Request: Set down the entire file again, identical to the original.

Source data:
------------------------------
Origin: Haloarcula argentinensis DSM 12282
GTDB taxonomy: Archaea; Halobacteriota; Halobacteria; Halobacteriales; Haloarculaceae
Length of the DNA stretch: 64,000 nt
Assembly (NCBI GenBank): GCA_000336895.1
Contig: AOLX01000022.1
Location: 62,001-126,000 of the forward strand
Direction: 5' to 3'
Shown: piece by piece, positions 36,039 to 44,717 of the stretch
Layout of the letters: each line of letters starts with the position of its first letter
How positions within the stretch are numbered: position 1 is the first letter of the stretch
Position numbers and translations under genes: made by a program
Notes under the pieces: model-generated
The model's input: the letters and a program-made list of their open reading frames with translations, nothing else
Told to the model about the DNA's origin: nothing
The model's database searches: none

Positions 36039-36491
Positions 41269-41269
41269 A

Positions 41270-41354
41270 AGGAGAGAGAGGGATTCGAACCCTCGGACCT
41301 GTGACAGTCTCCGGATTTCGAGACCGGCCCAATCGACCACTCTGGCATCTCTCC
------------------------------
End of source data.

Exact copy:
Origin: Haloarcula argentinensis DSM 12282
GTDB taxonomy: Archaea; Halobacteriota; Halobacteria; Halobacteriales; Haloarculaceae
Length of the DNA stretch: 64,000 nt
Assembly (NCBI GenBank): GCA_000336895.1
Contig: AOLX01000022.1
Location: 62,001-126,000 of the forward strand
Direction: 5' to 3'
Shown: piece by piece, positions 36,039 to 44,717 of the stretch
Layout of the letters: each line of letters starts with the position of its first letter
How positions within the stretch are numbered: position 1 is the first letter of the stretch
Position numbers and translations under genes: made by a program
Notes under the pieces: model-generated
The model's input: the letters and a program-made list of their open reading frames with translations, nothing else
Told to the model about the DNA's origin: nothing
The model's database searches: none

Positions 36039-36491
Positions 41269-41269
41269 A

Positions 41270-41354
41270 AGGAGAGAGAGGGATTCGAACCCTCGGACCT
41301 GTGACAGTCTCCGGATTTCGAGACCGGCCCAATCGACCACTCTGGCATCTCTCC